by Chris Castillo
You have a lot of responsibilities as a manager. While you’re delegating projects, approving time off requests, and making your own presentations, it’s easy to forget that a key part of managing employees is about guiding their development.
In fact, I was running a management training a few weeks back, and I was struck by how many people in the room were so stuck in the “busy” mode as a manager that they forgot why they were managers in the first place!
With the influx of Millennials and GenZ in the workplace, career development is a hotter topic now than ever. It’s no wonder, either! As Aaron Hurst, author of “The Purpose Economy,” told The Economic Times, “84% of American Millennials are seeking purposeful work and they will represent 75% of the American workforce by 2025”. Employees with a why behind their work are more engaged, make less mistakes, and are overall happier.
So, what can you do as a manager to help your team find more fulfillment?
First of all, remember that your employees don’t need to be in inherently purposeful roles to find meaning. What I mean by that is that you don’t have to work at a non-profit or be in an altruistic industry to find purpose. Really, purpose is about is finding fulfillment in your work because it’s allowing you to do the things you love the most. The things that are the most you. As a manager, you don’t have to change your employees’ role entirely; you simply need to help them do more of the stuff they love.
To do this, start by helping them get clear on what that is. Sit down with your employees and start a conversation about what tasks they like, which ones they don’t like, and why. Are there any themes that you can pull from the why?
For example, back when I worked in mobile media planning at an advertising agency, a lot of my day was spent on partner meetings, brainstorming, and negotiation. It was fine, but I didn’t feel much about it. Eventually, though, our company realized that in order to scale, we needed to train more employees on my particular discipline. As a result, I spent months creating a certification course in mobile media planning and rolling it out to our employees. I loved it, and that first exposure to training led me on the path I’m on today. I adored creating the certification program because I loved teaching, being in front of a classroom, and seeing the impact of my work. I enjoyed seeing the light in attendee’s eyes when they realized that they could now do something that they didn’t know how to do before.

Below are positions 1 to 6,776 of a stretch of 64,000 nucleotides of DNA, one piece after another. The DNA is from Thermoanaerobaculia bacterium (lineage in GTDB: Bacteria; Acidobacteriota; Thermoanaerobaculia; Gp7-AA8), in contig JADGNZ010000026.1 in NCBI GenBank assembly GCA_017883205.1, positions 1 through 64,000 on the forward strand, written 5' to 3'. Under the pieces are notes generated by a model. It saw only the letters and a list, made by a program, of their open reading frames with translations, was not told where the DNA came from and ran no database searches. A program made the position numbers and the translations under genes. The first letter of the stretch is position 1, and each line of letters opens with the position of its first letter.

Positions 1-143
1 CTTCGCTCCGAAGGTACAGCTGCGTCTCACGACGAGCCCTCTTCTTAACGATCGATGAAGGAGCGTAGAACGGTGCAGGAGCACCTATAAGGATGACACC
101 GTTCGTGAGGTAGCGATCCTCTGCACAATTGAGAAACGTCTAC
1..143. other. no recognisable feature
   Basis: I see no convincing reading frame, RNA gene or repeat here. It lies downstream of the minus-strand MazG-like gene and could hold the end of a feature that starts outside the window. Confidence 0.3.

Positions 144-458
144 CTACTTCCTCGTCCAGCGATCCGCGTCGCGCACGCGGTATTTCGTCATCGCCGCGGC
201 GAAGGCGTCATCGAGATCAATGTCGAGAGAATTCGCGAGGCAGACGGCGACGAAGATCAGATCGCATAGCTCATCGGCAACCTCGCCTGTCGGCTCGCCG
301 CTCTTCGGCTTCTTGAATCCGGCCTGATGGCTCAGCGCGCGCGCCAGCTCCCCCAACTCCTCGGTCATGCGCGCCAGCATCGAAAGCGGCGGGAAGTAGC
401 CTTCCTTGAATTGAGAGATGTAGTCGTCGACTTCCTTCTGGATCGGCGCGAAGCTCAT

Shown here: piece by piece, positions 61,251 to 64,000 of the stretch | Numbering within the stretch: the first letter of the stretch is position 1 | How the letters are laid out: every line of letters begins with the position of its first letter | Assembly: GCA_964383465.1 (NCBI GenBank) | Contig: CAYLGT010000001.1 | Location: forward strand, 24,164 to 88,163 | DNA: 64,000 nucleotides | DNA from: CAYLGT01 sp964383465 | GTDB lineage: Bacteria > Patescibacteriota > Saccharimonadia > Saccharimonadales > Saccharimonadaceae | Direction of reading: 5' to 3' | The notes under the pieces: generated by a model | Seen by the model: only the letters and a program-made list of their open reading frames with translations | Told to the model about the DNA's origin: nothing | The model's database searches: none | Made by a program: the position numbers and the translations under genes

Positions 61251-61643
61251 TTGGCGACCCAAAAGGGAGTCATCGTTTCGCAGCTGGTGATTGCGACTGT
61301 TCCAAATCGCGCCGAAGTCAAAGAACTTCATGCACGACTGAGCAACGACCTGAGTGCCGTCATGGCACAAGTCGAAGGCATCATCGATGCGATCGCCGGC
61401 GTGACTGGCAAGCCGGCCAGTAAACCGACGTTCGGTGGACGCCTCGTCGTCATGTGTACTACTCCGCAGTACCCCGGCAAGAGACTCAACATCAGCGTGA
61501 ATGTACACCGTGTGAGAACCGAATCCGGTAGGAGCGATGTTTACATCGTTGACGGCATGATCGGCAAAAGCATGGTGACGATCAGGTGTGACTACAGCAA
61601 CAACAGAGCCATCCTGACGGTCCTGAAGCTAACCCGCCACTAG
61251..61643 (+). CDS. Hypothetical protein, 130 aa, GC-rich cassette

Pulling out the themes of teaching, motivation, and individual impact, it’s no wonder that I now am the owner of Empowered Achievers, my career coaching and development business where I work with companies and individuals alike to help drive meaningful work.
That is what you have the ability to do as a manager. Ask your employees about what they love, what they hate, and why, and learn as much as you can. If they love teaching, is there a way that you can help them take up more of that within your team? Could you have them share a tip that they’ve learned at your weekly team meetings?
If your employee loves thinking of innovative solutions, is there a way for them to get more of that in their role, or help out on another team within the business to get this need met?
Remember that your job as a manager is to help your employees find long-term fulfillment, and they’ll repay you with loyalty and engagement unlike anything you’ve ever seen. There is only so long that an employee can stay in a role that’s not fulfilling to them, so do your best to ensure your role meets their needs. Otherwise they’ll be looking for the next big thing, and you’ll be stuck hiring backfill.